Poetry fan Matt Peet hoping Wigan Warriors go with the flow at Wembley

Matt Peet will draw on his interest in Beat poetry in a bid to give his Wigan side the edge as they head on the road to Saturday’s Betfred Challenge Cup final against Warrington at Wembley. Peet is convinced that some of the psychological methods favoured by the likes of 1960s counter-culture icons Jack Kerouac and Allen Ginsberg can be successfully applied to the cut-and-thrust action of the 13-a-side code.

Breath work and meditation have become key elements of Peet’s coaching philosophy as he encourages his players to achieve their ‘flow state’ – a central tenet of Zen Buddhism in which a person becomes entirely absorbed in a specific, singular activity. “Finding flow is something we talk about a lot, and that will be no different this week,” said Peet, a poetry fan who who obtained a 2:1 degree in English from Manchester Metropolitan University prior to pursuing his increasingly successful career in rugby league.

“We’ve got an open-minded team and the lads practice breath work, meditation and yoga on a daily basis. It’s about freeing themselves up, and all the work they do, the visualisations, is about trying to put them in that flow state come game day.”

Peet marked his first full season as Wigan head coach in 2022 by lifting the Challenge Cup at Tottenham and has subsequently steered them to a Grand Final win and victory in the pre-season World Club Challenge over Australian champions Penrith. But as the silverware stacks up at the DW Stadium, the 41-year-old Peet is intent on heeding the example of some of his literary heroes and imploring his players to prioritise the moment, rather than constantly projecting forward to potential future successes.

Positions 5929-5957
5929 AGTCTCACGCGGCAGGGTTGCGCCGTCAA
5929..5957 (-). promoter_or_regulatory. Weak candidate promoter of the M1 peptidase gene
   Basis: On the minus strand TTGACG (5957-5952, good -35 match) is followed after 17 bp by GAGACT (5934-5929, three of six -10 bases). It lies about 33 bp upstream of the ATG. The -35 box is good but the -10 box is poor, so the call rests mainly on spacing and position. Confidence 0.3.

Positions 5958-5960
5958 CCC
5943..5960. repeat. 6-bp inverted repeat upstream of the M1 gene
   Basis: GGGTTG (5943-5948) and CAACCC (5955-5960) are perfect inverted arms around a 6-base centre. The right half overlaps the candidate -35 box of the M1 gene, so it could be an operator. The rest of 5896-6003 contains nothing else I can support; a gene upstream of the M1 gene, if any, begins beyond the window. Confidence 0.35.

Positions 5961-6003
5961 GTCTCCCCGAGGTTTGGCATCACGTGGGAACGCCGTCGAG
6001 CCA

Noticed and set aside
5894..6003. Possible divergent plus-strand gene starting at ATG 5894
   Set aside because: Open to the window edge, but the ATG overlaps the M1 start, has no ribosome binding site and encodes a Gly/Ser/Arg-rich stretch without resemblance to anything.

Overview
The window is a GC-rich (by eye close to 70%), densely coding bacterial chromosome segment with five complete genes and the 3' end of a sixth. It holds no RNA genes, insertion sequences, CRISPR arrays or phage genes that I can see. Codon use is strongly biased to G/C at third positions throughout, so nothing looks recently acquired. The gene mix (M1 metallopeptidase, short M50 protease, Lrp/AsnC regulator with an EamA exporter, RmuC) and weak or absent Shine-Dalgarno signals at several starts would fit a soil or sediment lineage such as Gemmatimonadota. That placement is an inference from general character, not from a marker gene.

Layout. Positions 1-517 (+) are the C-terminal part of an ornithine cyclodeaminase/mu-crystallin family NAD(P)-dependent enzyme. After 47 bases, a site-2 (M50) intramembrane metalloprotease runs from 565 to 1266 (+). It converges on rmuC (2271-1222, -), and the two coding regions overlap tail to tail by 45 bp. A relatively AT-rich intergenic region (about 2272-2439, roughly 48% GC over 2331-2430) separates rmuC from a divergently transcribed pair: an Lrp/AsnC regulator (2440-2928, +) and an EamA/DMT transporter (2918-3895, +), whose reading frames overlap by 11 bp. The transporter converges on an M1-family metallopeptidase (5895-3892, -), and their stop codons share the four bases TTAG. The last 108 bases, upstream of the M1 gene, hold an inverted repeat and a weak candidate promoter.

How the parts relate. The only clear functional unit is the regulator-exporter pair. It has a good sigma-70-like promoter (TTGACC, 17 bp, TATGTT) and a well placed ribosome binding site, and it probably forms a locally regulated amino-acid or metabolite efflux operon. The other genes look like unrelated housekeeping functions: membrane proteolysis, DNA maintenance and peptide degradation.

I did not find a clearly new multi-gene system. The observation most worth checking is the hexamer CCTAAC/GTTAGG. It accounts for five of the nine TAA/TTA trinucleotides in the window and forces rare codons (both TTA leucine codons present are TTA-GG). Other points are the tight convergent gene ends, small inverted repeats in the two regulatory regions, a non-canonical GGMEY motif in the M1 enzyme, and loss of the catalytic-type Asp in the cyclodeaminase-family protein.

“A lot of those great works from Jack Kerouac and Allen Ginsberg come out of eastern philosophy and the Buddhist religion, and they are about being in the moment and not getting caught up with chasing certain things,” added Peet.

“It’s something we try to instill in our team and our coaching staff. The breath work is about bringing the lads back to centre, not getting too high or too low, not being too excited or lethargic, but finding that perfect flow state. It’s something we speak about a lot.”

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